rosemary and wild thyme. Yellow forsythia in bloom was joined by a landscape of dusty green, lavender and brown hues tinting the steep, rocky hillsides. Cicadas buzzed in the gentle breeze.
“So this is Empordá” I said to myself as I gazed out across the valley from the hotel terrace. “Nice, very nice”.
Soon the rest of the group, wine buyers from New York, New Jersey, Chicago, Texas and California, had all arrived at the same destination and we got down to the business of learning about the local wines.
The primary grape of Emporda is Garnacha, with the local version of Cariñena (known here as Samsó) playing an important secondary role in the production of red wines. Macabeo is the primary grape for white
wines, supplemented by Garnacha Blanca. Other varieties are allowed (Cabernet, Merlot, Syrah, Chardonnay, etc) and some wineries are now using these better known grapes in larger proportions.
Empordá winemakers are a mix of old school traditionalists and new wave innovators. Established wineries, including several cooperatives that have historically served the needs of the local community (both by buying the fruit of the local harvest and by selling wine to the local market) are now experimenting with alternate varieties and styles. Young winemakers are, on the other hand, returning to their roots (literally) by rejuvenating old vines and relearning ancient practices that were all but forgotten. This diverse group of winemakers, regardless of their differences, shares an unwavering belief in  the Empordá region as a source of great wine. These cross currents of tradition and innovation create a dynamic environment for winemaking  that is just now starting to capture the attention of wine drinkers here in the USA.
A major factor in determining the character of Empordá wines, the infamous ‘tramontano‘ winds,  did not make an appearance during our visit but we witnessed the result it can have on grape vines. Torn and tattered leaves and stunted gnarly vines are the result of (almost) continuous buffeting by the wind that comes whipping down the valleys from the mountains to the north and west.
The wines we tried over the course of three days of formal tastings, visits to several bodegas and numerous meals were, as a whole, lean and mineral driven, expressing the dry, rocky terruno of this ancient region. In addition to red, white and rosado table wines, the bodegas we visited also make some other type of wine as well. Late harvest dessert wines, and sparkling cava are joined by sweet fortified mistelas and the local vi ranci, a traditinal oxidized wine that  ages for years outdoors in glass demijohns.
Most of the wines we tasted have yet to make it to our part of the globe but The Spanish Table carries several Emprodá wines that you can sample right now to get your bearings on this distinctive region of Spain.

Floresta Blanco 2007
The white Floresta from Pere Guardiola is made up of 50% Macabeo, 42% Chardonnay and 8% Muscat. The wine is fermented in tank, not barrel, and thus displays a fresh, lively character with abundant floral aroma unobscured by heavy barrel notes. $10.99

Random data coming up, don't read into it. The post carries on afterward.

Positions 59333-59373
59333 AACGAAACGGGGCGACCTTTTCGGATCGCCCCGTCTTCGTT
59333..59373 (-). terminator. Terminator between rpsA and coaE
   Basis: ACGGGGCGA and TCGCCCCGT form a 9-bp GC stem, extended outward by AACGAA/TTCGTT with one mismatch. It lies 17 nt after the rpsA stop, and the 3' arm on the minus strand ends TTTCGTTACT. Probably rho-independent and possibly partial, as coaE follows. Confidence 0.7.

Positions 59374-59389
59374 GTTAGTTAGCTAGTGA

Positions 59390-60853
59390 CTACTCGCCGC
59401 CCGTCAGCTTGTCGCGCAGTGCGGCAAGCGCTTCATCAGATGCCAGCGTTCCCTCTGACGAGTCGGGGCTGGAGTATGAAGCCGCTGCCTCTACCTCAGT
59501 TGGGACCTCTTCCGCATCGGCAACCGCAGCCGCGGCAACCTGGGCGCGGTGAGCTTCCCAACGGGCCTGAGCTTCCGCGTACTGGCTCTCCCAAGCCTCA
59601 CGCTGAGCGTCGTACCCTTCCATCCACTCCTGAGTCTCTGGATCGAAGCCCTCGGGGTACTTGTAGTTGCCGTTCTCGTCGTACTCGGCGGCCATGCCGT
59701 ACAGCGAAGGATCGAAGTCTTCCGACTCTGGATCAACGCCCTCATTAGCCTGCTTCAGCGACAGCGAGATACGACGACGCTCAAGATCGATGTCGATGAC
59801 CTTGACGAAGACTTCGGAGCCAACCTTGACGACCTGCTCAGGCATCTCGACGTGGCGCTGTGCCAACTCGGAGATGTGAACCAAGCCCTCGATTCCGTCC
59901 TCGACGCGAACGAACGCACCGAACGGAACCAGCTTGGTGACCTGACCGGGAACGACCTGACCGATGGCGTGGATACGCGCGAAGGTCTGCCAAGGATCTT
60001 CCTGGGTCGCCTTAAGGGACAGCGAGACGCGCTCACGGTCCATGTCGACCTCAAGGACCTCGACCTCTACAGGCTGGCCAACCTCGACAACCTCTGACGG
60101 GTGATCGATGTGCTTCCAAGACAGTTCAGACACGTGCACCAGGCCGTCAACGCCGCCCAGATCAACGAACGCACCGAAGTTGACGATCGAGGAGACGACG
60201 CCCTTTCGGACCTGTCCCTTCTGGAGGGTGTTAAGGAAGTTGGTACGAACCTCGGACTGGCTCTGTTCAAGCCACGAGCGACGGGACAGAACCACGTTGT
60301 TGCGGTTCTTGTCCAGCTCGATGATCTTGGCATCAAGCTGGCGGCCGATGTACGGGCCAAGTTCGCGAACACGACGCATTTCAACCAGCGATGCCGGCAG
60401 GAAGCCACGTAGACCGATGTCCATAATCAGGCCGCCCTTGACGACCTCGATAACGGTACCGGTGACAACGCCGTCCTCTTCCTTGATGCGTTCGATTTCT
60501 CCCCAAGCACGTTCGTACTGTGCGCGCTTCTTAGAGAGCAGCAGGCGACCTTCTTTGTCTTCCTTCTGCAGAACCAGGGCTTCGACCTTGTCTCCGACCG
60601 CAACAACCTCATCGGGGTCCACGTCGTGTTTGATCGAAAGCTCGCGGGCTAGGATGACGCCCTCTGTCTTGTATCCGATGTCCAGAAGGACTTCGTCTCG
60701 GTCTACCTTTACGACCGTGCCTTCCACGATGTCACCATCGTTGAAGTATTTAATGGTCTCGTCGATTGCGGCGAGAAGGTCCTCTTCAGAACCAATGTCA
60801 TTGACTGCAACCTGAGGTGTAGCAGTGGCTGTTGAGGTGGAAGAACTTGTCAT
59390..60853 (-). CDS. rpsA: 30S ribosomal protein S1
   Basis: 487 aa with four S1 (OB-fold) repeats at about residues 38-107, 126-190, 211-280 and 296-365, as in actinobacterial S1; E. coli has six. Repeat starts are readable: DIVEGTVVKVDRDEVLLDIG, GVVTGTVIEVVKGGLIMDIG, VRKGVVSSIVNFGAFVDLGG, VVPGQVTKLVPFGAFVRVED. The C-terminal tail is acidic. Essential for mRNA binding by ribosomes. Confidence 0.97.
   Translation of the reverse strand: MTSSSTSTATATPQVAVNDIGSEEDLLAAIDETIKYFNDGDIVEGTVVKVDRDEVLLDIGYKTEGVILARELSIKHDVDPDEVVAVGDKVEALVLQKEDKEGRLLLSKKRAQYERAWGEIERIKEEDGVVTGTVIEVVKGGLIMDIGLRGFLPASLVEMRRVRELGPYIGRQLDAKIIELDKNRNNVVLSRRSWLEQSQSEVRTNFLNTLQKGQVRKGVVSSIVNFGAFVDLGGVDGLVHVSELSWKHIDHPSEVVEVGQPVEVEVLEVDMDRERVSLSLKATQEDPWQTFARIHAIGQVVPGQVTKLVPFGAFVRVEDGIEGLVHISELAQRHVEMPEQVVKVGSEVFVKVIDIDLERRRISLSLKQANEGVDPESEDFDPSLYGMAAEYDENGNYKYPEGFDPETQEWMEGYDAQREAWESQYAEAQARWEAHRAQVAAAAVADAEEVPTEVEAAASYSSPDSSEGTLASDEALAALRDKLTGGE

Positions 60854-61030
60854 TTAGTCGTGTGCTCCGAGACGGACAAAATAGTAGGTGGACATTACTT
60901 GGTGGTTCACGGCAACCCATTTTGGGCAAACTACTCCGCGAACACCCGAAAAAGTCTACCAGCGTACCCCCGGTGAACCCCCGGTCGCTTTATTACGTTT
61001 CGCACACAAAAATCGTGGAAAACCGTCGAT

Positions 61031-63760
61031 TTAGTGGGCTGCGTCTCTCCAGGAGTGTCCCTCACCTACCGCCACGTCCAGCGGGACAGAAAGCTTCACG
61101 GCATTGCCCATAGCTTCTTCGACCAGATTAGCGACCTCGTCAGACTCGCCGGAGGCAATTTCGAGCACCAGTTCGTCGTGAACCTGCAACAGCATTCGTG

Floresta Rosado 2008 This blend of 50% Garnacha, 40% Merlot and 10% Syrah displays pale pink color, tangy citrus and gentle strawberry fruit character. This light, breezy,well priced wine is refreshing and perfect for hot summer afternoons. $10.99
Floresta Tinto 2007 The red version of Floresta is a blend of 55% Garnacha and 45% Tempranillo. This wine is dark in color but light in character. Tart berry fruit character reinforces spicy black pepper and mineral notes. $10.99
Espelt Coralí 2008 This 100% Garnacha rosado is bright coral colored (thus the name) with fresh berry aroma and tart fruit character. This is a dry rosado that expresses some of the rocky minerality of this region. $12.99
Espelt Sauló 2005 This traditiona Empordá red is a blend of 60% Garnacha and 40% Samsó that spends just a few months in oak before bottling. Tart berry fruit meets lean minerality to produce a wine that combines youthful freshness with a firm structural foundation. $12.99

July 4th Special: American wines with Iberian roots

At the recent TAPAS tasting of American wines made from Iberian grape varieties I was impressed by the wines of Ron Silva’s Alta Mesa Cellars. Ron is sort of the Godfather of Iberian varietals in the Central Valley. He started planting Portuguese and Spanish varieties (he is of Azorean extraction himself) decades before most local winemakers even considered the possibility of using Iberian grapes here in California. His Silvaspoons vineyard in Galt, just north of Lodi has become the source of fruit for numerous other winemakers, many of whom were at the TAPAS event. His knowledge about growing these grapes ins unsurpassed. Tasting through the various iterations of  Silvaspoons fruit vinified by different winemakers it became clear to me that the grape grower here knows best what to do with the product of his own vineyards.
In the spirit of American independence I bring you two Alta Mesa wines made by Ron Silva himself. The white is made from the Azorean variety called Verdelho (supposedly not related to Verdejo) and the red is a  Tempranillo varietal.